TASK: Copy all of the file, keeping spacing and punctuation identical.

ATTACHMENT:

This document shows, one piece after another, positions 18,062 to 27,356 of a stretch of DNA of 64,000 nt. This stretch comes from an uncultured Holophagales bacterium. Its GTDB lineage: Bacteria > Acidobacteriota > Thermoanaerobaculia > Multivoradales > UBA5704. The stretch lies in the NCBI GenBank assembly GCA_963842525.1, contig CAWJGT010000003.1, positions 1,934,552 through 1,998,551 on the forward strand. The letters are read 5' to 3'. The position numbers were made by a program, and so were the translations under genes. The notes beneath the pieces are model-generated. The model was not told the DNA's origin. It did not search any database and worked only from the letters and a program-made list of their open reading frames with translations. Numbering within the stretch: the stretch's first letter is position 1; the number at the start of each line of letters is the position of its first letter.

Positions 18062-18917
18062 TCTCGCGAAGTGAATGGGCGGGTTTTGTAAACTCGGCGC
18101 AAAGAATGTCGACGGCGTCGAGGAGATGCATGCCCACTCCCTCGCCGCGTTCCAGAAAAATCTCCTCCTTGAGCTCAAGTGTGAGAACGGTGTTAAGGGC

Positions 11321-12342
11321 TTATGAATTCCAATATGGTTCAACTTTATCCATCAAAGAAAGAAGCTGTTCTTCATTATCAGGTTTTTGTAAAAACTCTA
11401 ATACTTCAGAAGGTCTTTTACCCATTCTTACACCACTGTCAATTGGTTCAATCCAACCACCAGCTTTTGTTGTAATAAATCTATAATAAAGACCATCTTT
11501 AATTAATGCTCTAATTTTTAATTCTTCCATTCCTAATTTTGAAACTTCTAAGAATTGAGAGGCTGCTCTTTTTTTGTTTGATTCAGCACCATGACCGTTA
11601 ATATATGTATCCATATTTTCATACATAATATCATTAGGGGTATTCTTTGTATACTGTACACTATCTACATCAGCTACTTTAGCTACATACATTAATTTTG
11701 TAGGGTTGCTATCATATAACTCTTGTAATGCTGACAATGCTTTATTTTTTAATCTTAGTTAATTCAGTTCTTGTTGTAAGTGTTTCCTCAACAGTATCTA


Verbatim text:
This document shows, one piece after another, positions 18,062 to 27,356 of a stretch of DNA of 64,000 nt. This stretch comes from an uncultured Holophagales bacterium. Its GTDB lineage: Bacteria > Acidobacteriota > Thermoanaerobaculia > Multivoradales > UBA5704. The stretch lies in the NCBI GenBank assembly GCA_963842525.1, contig CAWJGT010000003.1, positions 1,934,552 through 1,998,551 on the forward strand. The letters are read 5' to 3'. The position numbers were made by a program, and so were the translations under genes. The notes beneath the pieces are model-generated. The model was not told the DNA's origin. It did not search any database and worked only from the letters and a program-made list of their open reading frames with translations. Numbering within the stretch: the stretch's first letter is position 1; the number at the start of each line of letters is the position of its first letter.

Positions 18062-18917
18062 TCTCGCGAAGTGAATGGGCGGGTTTTGTAAACTCGGCGC
18101 AAAGAATGTCGACGGCGTCGAGGAGATGCATGCCCACTCCCTCGCCGCGTTCCAGAAAAATCTCCTCCTTGAGCTCAAGTGTGAGAACGGTGTTAAGGGC

Positions 11321-12342
11321 TTATGAATTCCAATATGGTTCAACTTTATCCATCAAAGAAAGAAGCTGTTCTTCATTATCAGGTTTTTGTAAAAACTCTA
11401 ATACTTCAGAAGGTCTTTTACCCATTCTTACACCACTGTCAATTGGTTCAATCCAACCACCAGCTTTTGTTGTAATAAATCTATAATAAAGACCATCTTT
11501 AATTAATGCTCTAATTTTTAATTCTTCCATTCCTAATTTTGAAACTTCTAAGAATTGAGAGGCTGCTCTTTTTTTGTTTGATTCAGCACCATGACCGTTA
11601 ATATATGTATCCATATTTTCATACATAATATCATTAGGGGTATTCTTTGTATACTGTACACTATCTACATCAGCTACTTTAGCTACATACATTAATTTTG
11701 TAGGGTTGCTATCATATAACTCTTGTAATGCTGACAATGCTTTATTTTTTAATCTTAGTTAATTCAGTTCTTGTTGTAAGTGTTTCCTCAACAGTATCTA